Oklahoma Doesn’t Want Parents To Know If Teachers Are Carrying Guns

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The dangerous bill, if signed into a law, could prove life-threatening to public school students all across the state.

Guns A Secret

Oklahoma House of Representatives’ latest concealed carry legislation has sparked an outrage among parents.

The bill, approved Monday and passed onto the state Senate, dictates that identities of public school teachers and staff members who carry weapons around students can be kept hidden. It would also exempt their names from the Oklahoma Open Records and Open Meetings Acts for “the safety of the armed personnel,” according to bill’s sponsor, Rep. Jeff Coody (R).

Although it isn’t clear if Gov. Mary Fallin supports the bill, what’s pretty obvious is the fact that the state doesn’t think parents have a right to know if their child’s life is in danger.

“I voted against this bill as a parent with children in the Oklahoma public school system,” Rep. Jason Dunnington (D) told Think Progress. “If a teacher has firearms in the classroom, parents should be able to know who that is. What if the teacher is a notorious gun lover or mentally unqualified?”

Senate Bill 1036 is an update to existing legislation that legalized public school staff in Oklahoma to carry a gun — provided they attend training, receive a certificate and receive approval by the board of education.

Read More: This Academic Year, Kids Brought More Than 185 Guns To School

Parents To Know If Teachers Are Carrying Guns

Most gun rights advocates believe concealed carry is the antidote to school shootings. In fact, this opinion has become increasingly popular in recent days, leading several states across the country to allow teachers and students to carry guns on campus.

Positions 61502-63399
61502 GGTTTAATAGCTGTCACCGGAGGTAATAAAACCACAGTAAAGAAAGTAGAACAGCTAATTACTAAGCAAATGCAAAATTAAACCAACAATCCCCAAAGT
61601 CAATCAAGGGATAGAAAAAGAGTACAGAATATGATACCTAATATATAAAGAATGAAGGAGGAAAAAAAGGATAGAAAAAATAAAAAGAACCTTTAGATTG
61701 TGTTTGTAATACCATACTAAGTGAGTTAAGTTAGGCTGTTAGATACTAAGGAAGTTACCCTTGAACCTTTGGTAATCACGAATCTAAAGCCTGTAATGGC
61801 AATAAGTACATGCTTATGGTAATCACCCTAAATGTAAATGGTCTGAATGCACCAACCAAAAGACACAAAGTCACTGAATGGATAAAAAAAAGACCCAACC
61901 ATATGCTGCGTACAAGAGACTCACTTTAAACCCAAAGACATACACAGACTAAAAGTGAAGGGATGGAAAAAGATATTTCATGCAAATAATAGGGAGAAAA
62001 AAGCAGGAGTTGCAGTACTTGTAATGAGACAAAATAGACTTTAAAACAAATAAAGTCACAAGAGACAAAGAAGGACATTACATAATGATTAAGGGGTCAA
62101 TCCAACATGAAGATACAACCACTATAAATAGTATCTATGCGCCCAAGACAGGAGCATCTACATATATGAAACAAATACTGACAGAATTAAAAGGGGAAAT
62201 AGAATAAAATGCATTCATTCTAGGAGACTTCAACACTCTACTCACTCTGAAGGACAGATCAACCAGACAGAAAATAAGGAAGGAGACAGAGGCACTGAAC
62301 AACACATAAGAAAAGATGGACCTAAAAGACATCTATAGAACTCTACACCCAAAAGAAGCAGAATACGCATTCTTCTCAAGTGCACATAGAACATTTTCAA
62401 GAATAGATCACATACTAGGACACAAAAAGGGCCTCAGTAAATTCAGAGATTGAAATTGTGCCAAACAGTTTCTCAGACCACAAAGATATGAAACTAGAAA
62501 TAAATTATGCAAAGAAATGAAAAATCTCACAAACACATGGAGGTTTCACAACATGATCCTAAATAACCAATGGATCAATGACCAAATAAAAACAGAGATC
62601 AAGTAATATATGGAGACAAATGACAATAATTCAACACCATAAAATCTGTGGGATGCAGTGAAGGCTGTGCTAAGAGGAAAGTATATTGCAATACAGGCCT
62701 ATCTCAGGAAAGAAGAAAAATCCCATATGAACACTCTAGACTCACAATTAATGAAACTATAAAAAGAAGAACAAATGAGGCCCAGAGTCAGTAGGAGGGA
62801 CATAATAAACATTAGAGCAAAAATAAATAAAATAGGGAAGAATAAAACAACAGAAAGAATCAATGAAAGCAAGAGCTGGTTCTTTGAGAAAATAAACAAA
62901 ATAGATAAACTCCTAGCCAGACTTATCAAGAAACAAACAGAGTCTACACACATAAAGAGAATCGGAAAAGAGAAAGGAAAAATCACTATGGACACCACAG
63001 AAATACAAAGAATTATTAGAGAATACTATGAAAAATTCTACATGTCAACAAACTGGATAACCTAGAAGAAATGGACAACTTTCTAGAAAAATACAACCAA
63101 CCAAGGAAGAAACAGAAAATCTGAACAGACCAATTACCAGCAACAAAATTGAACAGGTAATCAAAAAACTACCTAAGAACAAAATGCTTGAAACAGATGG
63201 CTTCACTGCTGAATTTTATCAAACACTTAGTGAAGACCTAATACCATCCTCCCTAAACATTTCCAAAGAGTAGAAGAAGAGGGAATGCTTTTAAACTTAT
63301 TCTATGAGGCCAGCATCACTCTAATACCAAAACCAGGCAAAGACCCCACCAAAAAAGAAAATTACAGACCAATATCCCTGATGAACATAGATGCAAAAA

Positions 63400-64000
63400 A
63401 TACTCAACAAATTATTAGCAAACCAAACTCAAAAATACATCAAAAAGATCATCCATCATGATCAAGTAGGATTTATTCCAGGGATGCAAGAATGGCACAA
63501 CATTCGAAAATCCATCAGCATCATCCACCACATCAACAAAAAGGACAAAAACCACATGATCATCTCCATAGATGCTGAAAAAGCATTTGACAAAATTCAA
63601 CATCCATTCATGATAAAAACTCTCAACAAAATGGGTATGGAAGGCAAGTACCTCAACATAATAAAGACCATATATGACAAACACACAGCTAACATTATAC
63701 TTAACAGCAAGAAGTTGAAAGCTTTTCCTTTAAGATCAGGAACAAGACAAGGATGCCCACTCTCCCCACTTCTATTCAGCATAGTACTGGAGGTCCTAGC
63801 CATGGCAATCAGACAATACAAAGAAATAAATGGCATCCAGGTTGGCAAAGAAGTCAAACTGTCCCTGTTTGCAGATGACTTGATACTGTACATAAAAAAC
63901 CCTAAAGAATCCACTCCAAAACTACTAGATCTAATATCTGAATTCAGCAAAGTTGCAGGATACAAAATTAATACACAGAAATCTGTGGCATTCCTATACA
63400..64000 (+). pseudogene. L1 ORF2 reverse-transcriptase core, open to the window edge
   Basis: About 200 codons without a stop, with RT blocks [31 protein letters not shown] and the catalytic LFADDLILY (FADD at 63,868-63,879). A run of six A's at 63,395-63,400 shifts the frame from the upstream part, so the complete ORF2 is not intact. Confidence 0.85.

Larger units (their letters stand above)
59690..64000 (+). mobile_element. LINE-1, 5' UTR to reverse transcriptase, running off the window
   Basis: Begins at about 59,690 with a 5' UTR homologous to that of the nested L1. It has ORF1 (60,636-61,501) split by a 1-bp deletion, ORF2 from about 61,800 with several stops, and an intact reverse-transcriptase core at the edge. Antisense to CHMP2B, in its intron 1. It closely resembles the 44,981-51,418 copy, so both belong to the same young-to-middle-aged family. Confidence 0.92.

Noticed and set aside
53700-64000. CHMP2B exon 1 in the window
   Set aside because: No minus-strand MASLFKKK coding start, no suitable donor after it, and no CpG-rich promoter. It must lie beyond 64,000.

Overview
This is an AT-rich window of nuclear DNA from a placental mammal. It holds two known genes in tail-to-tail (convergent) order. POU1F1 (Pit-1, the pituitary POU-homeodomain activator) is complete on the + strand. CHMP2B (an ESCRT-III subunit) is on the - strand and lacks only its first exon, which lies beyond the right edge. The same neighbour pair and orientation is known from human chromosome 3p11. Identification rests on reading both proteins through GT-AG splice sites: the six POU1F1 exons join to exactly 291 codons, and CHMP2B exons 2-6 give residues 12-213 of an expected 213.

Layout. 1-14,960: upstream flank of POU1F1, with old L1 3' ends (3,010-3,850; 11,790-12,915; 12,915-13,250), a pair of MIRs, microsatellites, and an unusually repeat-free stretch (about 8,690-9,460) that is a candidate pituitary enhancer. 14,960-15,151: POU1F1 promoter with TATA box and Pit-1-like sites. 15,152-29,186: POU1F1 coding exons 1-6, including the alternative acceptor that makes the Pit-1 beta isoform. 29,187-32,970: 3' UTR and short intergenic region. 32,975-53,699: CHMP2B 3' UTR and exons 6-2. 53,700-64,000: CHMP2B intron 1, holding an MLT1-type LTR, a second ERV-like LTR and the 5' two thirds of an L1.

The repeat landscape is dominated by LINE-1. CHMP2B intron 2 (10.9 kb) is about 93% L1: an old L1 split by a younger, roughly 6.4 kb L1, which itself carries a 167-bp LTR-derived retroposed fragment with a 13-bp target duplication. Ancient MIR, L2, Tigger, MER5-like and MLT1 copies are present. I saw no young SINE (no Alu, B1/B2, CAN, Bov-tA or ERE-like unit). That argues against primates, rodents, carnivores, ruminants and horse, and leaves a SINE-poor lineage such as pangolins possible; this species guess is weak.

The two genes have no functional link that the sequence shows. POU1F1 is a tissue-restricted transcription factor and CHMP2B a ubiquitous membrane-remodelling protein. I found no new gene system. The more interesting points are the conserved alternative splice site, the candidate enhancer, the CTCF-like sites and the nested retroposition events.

They cite the extremely controversial and highly debatable “good guy with a gun will stop a bad guy with a gun” theory to defend their stance when people criticize such laws and deem them a danger to both students and the staff, but one cannot deny the obvious repercussions to it.

Along with the dangers of handing a concealed weapon to a mentally unstable person, there is also the threat of accidental shootings. Last year on Christmas Eve, a 17-year-old died on after being shot by her father who was cleaning a gun he thought was unloaded. In a similar incident, a father shot his 12-year-old in the arm while trying to teach her about gun safety.

What if a gun accidentally goes off in a school filled with hundreds of children? Would the students and parents then know who fired the shot? Well, if the new Oklahoma bill is actually passed in the Senate and signed into law, they won’t.

Some local groups also actively criticize the bill.

 

 

 

 

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